7. Take lead/active part in global surgery’s coming of age:  

The current vociferous call to ‘decolonise’ global health and global surgery has been prompted by many inherent flaws of their outreach programmes. Roadmaps are now available for 50-50 bi-directional partnerships between the global north and global south to correct the present imbalance which favours the north. We suggest the phrase ‘coming of age’ for the new transformed sensitised global health and global surgery. All health care workers, regardless of their geographical location, must fully embrace the change so they truly become the two sides of the same coin, and complement each other to work together towards the same objective — accessible healthcare for all16. It is not a zero sum game in which the global south gains and the global north loses.  

The global south is the biggest stakeholder in this process and with achievement of decolonisation, we stand to benefit the most. Therefore, we have to take the responsibility of shifting the centre of gravity to the south17

8. Develop simple affordable learning systems for surgical training/teaching:  

Surgical capacity building is a crucial part of global surgery. Surgical skills, like any other motor skills, can only be acquired by repetitive practice, i.e. simulation, which provides the much needed bridge between theoretical learning and real-life operating experience for a trainee and has become the foundation of modern surgical training. Training opportunities in modern surgical skills centres were and are limited due to cost and availability. However, simple innovative ideas can develop low-cost, low maintenance, locally made simulators with self-assembly of components that are available locally or online and even with used, discarded or expired disposable instruments. These may be accessible to trainees worldwide18,19. More importantly, skills acquired through these low-cost simulations translate into improvements in operating room performance by reducing the initial learning curve, and their efficacy is on par with expensive systems20,21. These low-cost systems can result in significant savings in costs of resident training, as well as in annual running costs of skills laboratories.   

9. Invest in and promote youngsters:  

Noblesse oblige, the desire and responsibility to help those who are less privileged, is attracting more and more students and trainees to the discipline of global surgery and have made it a force majeure in recent years.   

Young minds are the most fertile ones. If challenged with a problem and appropriately mentored in a problem-solving ecosystem without silos, and cross pollination of ideas from different disciplines, they can work wonders in finding solutions22. Their mentoring must also include teaching the importance of teamwork, since teamwork makes the dream work. Moreover, the academic world has several rewards like authorships, patents, and promotions to offer as positive reinforcements for successful ideas/solutions3

Several academic global surgery teaching and training programmes are already being run by HIC institutions. Motivated students and trainees have formed networks of future global surgery providers in the U.S. (Global Surgery Student Alliance, GSSA) as well as all over the world (International Student Surgical Network, InciSioN). These networks provide inspirational leadership for advocacy, education, and research towards the future of global surgery23. Their special capacity to act as change agents should not be left untapped.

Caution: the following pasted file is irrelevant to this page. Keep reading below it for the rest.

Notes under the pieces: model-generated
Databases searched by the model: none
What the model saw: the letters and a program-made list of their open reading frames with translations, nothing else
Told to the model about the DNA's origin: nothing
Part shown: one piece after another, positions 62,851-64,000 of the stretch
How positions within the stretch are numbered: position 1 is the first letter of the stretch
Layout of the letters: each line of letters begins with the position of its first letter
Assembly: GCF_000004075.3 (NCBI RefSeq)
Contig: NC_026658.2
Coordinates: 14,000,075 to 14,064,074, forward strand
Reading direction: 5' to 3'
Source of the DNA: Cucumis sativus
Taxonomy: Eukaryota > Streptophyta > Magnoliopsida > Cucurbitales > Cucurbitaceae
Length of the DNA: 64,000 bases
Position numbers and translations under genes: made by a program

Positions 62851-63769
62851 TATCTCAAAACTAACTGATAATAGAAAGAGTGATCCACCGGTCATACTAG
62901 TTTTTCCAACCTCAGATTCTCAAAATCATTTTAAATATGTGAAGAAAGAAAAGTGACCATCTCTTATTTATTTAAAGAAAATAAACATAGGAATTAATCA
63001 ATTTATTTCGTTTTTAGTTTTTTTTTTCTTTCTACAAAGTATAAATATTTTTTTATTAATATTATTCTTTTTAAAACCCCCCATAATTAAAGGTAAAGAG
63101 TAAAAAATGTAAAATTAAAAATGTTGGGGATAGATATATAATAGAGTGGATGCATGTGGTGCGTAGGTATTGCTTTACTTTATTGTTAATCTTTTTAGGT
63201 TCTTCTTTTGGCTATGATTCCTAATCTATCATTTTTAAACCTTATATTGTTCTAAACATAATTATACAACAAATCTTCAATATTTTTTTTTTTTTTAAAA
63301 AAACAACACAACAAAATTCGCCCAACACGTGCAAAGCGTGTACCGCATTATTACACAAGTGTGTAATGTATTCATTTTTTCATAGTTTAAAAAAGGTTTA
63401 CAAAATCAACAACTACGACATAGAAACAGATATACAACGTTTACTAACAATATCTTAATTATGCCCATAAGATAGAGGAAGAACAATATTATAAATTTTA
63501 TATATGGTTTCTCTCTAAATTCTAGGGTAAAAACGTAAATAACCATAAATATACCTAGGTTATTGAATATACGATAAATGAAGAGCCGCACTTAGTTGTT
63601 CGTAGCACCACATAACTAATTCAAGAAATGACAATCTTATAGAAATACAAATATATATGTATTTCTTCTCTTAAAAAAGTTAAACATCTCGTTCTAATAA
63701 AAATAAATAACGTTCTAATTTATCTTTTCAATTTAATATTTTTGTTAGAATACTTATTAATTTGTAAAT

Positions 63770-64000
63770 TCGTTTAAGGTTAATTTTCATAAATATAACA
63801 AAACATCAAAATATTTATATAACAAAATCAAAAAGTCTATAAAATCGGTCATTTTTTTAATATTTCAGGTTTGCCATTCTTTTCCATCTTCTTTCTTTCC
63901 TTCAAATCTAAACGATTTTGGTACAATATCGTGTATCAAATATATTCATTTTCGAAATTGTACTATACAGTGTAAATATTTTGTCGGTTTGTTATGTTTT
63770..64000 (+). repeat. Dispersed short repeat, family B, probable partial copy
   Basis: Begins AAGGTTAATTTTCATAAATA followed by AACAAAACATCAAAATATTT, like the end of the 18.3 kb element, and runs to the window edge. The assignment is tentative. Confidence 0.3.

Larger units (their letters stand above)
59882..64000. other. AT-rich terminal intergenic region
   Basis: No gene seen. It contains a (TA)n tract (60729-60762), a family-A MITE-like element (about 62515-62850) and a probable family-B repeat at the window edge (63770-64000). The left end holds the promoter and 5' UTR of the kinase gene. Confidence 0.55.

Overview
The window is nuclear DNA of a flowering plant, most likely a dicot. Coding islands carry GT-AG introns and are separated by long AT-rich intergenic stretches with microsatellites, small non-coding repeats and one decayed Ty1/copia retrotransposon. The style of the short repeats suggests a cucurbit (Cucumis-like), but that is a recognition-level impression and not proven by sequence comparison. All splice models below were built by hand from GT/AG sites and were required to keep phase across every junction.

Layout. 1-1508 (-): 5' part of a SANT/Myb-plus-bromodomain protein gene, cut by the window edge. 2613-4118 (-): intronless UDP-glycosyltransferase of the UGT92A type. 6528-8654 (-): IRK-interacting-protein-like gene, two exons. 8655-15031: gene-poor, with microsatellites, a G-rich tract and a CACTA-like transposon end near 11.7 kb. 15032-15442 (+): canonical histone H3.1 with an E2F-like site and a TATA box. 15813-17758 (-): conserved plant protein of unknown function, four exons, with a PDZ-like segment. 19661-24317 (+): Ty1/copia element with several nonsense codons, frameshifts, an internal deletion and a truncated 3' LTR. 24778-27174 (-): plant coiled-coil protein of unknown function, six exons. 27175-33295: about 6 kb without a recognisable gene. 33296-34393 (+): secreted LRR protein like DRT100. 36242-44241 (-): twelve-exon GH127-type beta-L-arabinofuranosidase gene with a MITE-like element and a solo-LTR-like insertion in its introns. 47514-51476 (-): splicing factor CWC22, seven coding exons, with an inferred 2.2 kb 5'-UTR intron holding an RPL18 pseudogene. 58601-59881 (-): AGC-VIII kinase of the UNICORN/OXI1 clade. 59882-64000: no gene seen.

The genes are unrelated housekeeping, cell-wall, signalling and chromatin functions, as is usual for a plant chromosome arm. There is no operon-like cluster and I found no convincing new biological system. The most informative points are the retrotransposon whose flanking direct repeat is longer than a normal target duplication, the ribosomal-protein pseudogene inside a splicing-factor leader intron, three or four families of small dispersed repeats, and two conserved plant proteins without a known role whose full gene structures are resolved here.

10. Walk the talk:  

Guidelines and checklists for how to plan, what to do, what not to do, how to do it, how to deal with the extra layer of ethical complexity of global surgery, how to measure impact and even how to write about it have been comprehensively documented.  All that is now needed is to ‘walk the talk’ with forbearance and kindness, instead of patronizing or condescending airs24

Global means together – like a team game – and in this ecosystem of global surgery everyone brings something to the table. While significant progress has been made, sustainable changes require a long-term commitment and the journey toward achieving equitable access to surgical care is far from over. It is well known that resource constraints drive innovation. Quality of surgical care in LMICs can be improved with the help of locally developed low-cost affordable surgical solutions/innovations, in response to their unique challenges3,25. These evidence-based solutions can easily replace those with disproportionately high cost and can be incorporated into standard surgical pathways26,27. To paraphrase U.S. President Abraham Lincoln’s Gettysburg Address these global surgery solutions are ‘of the people, by the people, for the people’.   

To sum up, global surgery researchers from LMICs offer a unique perspective, having overcome substantial challenges and made significant contributions to the field. Hopefully these 10 lessons can provide valuable insights for researchers from all backgrounds in achieving equitable access to surgical care.